p.s. I should note that it is most likely the chipset that accompanies Conroe that is most likely the limiting factor in deploying multi-processor Conroe systems.

macgeek2005
May 31, 2006, 09:03 PM
What?

They're not putting Conroe in the towers. No friggin way. Are they crazy? That CPU will be in cheap dell towers!!!

DTphonehome
May 31, 2006, 09:04 PM
And if steve says that the new Mac Pros are 4x as fast as my Quad, I'm going to go down to Cupertino and punch him in the face.

Ha, what a visual! Why? Because he'd by lying, or because you'd be pissed off at having the "slow" machine?

Mac Fly (film)
May 31, 2006, 09:06 PM
"ThinkSecret speculates" Oh, oh!:eek:

JRM PowerPod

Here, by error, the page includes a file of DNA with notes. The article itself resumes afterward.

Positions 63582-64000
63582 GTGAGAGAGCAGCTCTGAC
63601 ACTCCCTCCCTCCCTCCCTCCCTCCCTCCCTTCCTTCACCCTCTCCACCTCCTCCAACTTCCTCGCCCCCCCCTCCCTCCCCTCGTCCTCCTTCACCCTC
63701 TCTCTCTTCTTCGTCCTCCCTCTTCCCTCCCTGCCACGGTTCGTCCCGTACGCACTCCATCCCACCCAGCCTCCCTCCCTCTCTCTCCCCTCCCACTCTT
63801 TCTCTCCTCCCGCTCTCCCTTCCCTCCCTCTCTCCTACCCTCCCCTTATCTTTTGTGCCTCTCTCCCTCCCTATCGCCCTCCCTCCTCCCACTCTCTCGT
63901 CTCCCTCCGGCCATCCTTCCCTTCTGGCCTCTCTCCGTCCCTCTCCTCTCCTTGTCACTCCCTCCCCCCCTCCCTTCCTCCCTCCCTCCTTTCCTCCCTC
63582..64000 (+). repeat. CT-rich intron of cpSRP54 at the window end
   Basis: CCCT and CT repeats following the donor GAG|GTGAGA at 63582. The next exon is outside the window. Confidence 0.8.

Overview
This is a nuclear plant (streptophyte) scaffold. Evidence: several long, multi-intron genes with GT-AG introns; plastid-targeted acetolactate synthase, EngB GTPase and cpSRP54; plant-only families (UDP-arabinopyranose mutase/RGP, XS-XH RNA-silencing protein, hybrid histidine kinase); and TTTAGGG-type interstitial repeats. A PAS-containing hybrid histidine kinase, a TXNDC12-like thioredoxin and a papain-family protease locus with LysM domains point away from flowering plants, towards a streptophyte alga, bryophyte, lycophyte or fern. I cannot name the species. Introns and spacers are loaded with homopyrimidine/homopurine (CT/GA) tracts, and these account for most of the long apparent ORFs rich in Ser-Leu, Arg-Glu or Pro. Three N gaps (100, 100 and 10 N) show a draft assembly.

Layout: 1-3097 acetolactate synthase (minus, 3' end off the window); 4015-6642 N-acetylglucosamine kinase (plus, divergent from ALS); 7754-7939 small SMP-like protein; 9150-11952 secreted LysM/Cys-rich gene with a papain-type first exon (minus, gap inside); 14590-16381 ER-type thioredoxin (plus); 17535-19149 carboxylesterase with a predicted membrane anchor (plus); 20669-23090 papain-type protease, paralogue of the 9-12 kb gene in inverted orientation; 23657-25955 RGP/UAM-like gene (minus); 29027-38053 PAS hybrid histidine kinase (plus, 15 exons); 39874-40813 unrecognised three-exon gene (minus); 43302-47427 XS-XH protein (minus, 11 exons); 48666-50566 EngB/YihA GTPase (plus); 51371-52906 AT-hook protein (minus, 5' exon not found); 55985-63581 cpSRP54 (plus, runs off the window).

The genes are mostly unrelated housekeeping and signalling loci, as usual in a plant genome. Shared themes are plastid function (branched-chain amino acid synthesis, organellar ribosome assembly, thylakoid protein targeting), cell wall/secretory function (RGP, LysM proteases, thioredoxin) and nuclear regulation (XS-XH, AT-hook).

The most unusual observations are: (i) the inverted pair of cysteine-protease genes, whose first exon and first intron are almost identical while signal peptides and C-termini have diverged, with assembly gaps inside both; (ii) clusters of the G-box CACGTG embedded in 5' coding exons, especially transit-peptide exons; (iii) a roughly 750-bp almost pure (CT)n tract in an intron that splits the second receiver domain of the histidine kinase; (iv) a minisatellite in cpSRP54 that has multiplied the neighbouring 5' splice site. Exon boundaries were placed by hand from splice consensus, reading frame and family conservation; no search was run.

May 31, 2006, 09:08 PM
And if steve says that the new Mac Pros are 4x as fast as my Quad, I'm going to go down to Cupertino and punch him in the face.

Does that mean it will do the photoshop test of that horse in 4 seconds? Coz it takes my Quad 16secs and my powerbook took 2.5mins. Somehow i believe that he can try to tell us as much as he wants that its 4-5 times faster but he can go to hell.......

longofest
May 31, 2006, 09:08 PM
Ha, what a visual! Why? Because he'd by lying, or because you'd be pissed off at having the "slow" machine?

Because I'd be pissed at having spent over 3 grand for a top-of-the-line machine, only to have him say a year later that I have just been witness to the biggest leap forward in pro-mac desktop performance in this decade.

That, and because he'd be lying while he is at it (so the independent benchmarks say).

ipacmm
May 31, 2006, 09:15 PM
I don't think we will see the Mac Pro's at WWDC or this July, but I think we could see some new Xserve's and it will be nice to finally see the Xserve having their own processor like they should have had from the start.

Mr. Mister
May 31, 2006, 09:22 PM